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Archives of Gynecology and Obstetrics

, Volume 298, Issue 1, pp 89–96 | Cite as

The effect of labor epidural analgesia on maternal–fetal outcomes: a retrospective cohort study

Maternal-Fetal Medicine
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Abstract

Purpose

To evaluate the impact of labor epidural analgesia on maternal–fetal safety outcomes in a signal Chinese academic medical center.

Methods

A single-intervention impact study was conducted at The Second Affiliated Hospital, Wenzhou Medical University. The study period was divided into three phases: (1) baseline phase: from January 1 and June 30, 2009 when no analgesic method was routinely employed during labor; (2) phase-in period: the epidural analgesia was implemented 8 a.m.–5 p.m. during weekdays; and (3) the post—No Pain Labor N’Delivery phase when the labor epidural was applied 24 h a day, 7 days a week, from June 1, 2010 and June 30, 2011. The maternal–fetal safety outcomes of delivery were compared between the different periods.

Results

There were 15,415 deliveries with 42.3% of nulliparous parturients in the 31-month study period. As the primary outcomes, the labor epidural analgesia rate increased from 0 to 57%, the vaginal delivery rate increased, and cesarean delivery rate decreased by 3.5% after full implementation. As the secondary outcomes, the rate of episiotomy and severe perineal injury after the implementation periods were significant decreased. The rate of postpartum oxytocin administration was decreased by 17.8%. No significant difference between the baseline and implementation periods was found in the rate of postpartum hemorrhage, Apgar scores less than 7 at both 1 and 5 min, 7-day mortality, and the overall neonatal intensive care unit admission rate.

Conclusion

Implementation of labor epidural analgesia increased the vaginal delivery rate and use of labor epidural analgesia is safe to parturients and fetus.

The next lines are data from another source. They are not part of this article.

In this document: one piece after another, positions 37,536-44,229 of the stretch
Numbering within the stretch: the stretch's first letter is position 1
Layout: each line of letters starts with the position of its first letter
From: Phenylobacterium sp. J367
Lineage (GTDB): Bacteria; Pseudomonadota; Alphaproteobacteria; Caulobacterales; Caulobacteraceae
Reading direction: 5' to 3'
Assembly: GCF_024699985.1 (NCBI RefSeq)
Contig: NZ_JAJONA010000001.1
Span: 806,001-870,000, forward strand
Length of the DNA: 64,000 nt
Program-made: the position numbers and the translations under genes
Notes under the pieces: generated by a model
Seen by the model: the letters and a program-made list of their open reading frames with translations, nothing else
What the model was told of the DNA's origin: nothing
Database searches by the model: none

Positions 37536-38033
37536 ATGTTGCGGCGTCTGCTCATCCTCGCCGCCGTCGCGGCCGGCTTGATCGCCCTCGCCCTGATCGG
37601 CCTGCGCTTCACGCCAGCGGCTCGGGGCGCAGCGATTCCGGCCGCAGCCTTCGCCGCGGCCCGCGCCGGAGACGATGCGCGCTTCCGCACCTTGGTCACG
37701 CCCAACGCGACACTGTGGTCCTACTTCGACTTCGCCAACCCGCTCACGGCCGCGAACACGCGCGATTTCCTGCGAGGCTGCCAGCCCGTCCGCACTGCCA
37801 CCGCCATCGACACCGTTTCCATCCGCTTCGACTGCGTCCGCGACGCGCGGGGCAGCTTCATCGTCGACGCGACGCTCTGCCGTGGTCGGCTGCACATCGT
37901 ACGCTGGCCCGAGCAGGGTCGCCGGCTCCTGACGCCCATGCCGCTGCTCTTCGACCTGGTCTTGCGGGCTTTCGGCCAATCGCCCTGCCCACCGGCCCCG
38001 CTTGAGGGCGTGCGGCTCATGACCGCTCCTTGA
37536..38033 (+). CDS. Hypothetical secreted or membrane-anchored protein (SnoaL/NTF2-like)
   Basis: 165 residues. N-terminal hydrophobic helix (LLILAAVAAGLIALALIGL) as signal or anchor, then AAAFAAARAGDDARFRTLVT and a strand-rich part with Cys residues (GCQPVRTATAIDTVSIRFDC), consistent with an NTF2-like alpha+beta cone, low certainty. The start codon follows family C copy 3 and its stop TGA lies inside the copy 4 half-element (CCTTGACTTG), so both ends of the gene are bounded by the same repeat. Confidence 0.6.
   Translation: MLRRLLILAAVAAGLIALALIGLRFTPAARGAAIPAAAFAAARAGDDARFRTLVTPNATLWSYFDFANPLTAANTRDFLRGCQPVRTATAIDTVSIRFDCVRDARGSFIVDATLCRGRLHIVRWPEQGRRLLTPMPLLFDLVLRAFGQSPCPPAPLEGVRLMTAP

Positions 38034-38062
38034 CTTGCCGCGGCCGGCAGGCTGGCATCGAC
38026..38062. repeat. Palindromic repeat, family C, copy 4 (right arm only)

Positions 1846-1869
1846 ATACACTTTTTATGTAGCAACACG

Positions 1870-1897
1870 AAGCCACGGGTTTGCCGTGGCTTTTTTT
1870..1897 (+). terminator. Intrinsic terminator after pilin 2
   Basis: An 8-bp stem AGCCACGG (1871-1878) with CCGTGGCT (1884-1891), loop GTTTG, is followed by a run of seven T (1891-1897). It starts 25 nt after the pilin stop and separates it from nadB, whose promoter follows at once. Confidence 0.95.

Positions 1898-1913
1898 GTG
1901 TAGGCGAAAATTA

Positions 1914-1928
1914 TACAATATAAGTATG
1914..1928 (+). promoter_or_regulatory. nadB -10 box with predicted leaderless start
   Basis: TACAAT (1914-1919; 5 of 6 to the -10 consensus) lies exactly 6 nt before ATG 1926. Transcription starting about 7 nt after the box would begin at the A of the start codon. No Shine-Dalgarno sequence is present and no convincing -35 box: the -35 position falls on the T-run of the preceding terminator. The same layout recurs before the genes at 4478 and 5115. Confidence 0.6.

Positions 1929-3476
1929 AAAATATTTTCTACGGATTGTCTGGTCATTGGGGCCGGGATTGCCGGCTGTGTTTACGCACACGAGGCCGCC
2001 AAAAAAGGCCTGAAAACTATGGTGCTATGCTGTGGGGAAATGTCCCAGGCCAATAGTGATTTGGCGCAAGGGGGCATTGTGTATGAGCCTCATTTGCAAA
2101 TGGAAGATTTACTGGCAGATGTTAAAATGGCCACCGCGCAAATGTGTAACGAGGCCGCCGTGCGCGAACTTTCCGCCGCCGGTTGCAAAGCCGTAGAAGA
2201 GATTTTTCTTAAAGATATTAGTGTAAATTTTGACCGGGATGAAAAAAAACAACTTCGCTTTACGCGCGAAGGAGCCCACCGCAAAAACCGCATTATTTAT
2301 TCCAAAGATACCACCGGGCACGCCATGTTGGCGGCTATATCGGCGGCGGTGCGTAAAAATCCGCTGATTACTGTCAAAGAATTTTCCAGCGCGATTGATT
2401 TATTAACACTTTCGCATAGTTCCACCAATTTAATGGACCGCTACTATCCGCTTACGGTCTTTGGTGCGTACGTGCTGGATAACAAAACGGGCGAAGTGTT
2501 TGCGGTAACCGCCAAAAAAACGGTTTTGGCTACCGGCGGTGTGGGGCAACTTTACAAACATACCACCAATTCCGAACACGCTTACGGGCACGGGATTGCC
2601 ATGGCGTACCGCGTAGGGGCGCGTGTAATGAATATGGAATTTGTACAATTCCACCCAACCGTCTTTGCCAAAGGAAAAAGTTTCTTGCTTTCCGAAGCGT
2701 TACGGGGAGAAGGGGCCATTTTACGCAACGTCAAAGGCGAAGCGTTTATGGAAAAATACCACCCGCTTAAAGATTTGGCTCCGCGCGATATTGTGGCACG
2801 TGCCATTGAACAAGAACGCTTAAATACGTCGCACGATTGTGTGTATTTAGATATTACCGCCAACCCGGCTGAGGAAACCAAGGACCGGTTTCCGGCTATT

Keywords

Labor epidural analgesia Vaginal delivery Cesarean delivery Oxytocin Postpartum hemorrhage Apgar scores 

Notes

Acknowledgements

We thank Dr. Yun-Hong Zhang (Anesthesia of St. Louis) for helpful revision of the manuscript. L.-Q.H. established the “No Pain Labor & Delivery—Global Health Initiative” program, and L.-Q.H. and J.Z. introduced and implemented the protocol at the study site.

Author contributions

QW: data collection or management, data analysis, and manuscript writing/editing. SXZ: data collection or management and data analysis. YFN: data collection or management and data analysis. YYL: data analysis. BZ: data analysis. QQL: protocol/project development. MPH: protocol/project development.

Funding

This research did not receive any specific grant from funding agencies in the public, commercial, or not-for-profit sectors.

Compliance with ethical standards

Conflict of interest

The authors declare that they have no conflict of interest.

Ethical approval

All procedures performed in studies involving human participants were in accordance with the ethical standards of the institutional and/or national research committee and with the 1964 Helsinki declaration and its later amendments or comparable ethical standards.

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Copyright information

© Springer-Verlag GmbH Germany, part of Springer Nature 2018

Authors and Affiliations

  1. 1.Department of AnesthesiaThe 2nd Affiliated Hospital and Yuying Children’s Hospital of Wenzhou Medical UniversityWenzhouPeople’s Republic of China

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